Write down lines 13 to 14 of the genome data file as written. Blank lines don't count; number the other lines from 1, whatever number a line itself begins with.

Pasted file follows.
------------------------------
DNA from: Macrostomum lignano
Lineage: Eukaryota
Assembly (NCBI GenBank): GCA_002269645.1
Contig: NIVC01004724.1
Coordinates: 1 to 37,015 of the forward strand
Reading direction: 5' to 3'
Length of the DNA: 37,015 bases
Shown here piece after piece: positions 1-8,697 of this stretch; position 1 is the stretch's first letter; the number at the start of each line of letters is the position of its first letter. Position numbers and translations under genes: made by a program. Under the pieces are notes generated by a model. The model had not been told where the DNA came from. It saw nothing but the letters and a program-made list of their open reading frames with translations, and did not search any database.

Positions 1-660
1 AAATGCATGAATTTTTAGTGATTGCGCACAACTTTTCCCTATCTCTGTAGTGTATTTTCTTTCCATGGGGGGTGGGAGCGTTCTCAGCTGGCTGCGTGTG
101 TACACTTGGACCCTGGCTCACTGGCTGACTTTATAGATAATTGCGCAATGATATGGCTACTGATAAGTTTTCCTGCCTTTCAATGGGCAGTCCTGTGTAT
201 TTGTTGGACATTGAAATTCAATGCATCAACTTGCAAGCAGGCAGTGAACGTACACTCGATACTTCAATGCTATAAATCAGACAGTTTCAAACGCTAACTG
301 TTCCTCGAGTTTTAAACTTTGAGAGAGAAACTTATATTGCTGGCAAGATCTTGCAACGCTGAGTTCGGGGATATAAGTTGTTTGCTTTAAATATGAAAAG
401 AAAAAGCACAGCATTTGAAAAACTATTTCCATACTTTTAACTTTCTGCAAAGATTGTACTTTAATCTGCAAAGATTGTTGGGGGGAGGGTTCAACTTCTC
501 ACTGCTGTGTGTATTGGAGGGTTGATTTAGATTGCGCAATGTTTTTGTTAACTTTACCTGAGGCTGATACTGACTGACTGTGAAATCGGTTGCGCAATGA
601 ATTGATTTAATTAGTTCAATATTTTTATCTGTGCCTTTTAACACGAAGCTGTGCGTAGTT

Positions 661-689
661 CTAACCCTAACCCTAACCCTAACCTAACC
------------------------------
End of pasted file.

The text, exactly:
301 TTCCTCGAGTTTTAAACTTTGAGAGAGAAACTTATATTGCTGGCAAGATCTTGCAACGCTGAGTTCGGGGATATAAGTTGTTTGCTTTAAATATGAAAAG
401 AAAAAGCACAGCATTTGAAAAACTATTTCCATACTTTTAACTTTCTGCAAAGATTGTACTTTAATCTGCAAAGATTGTTGGGGGGAGGGTTCAACTTCTC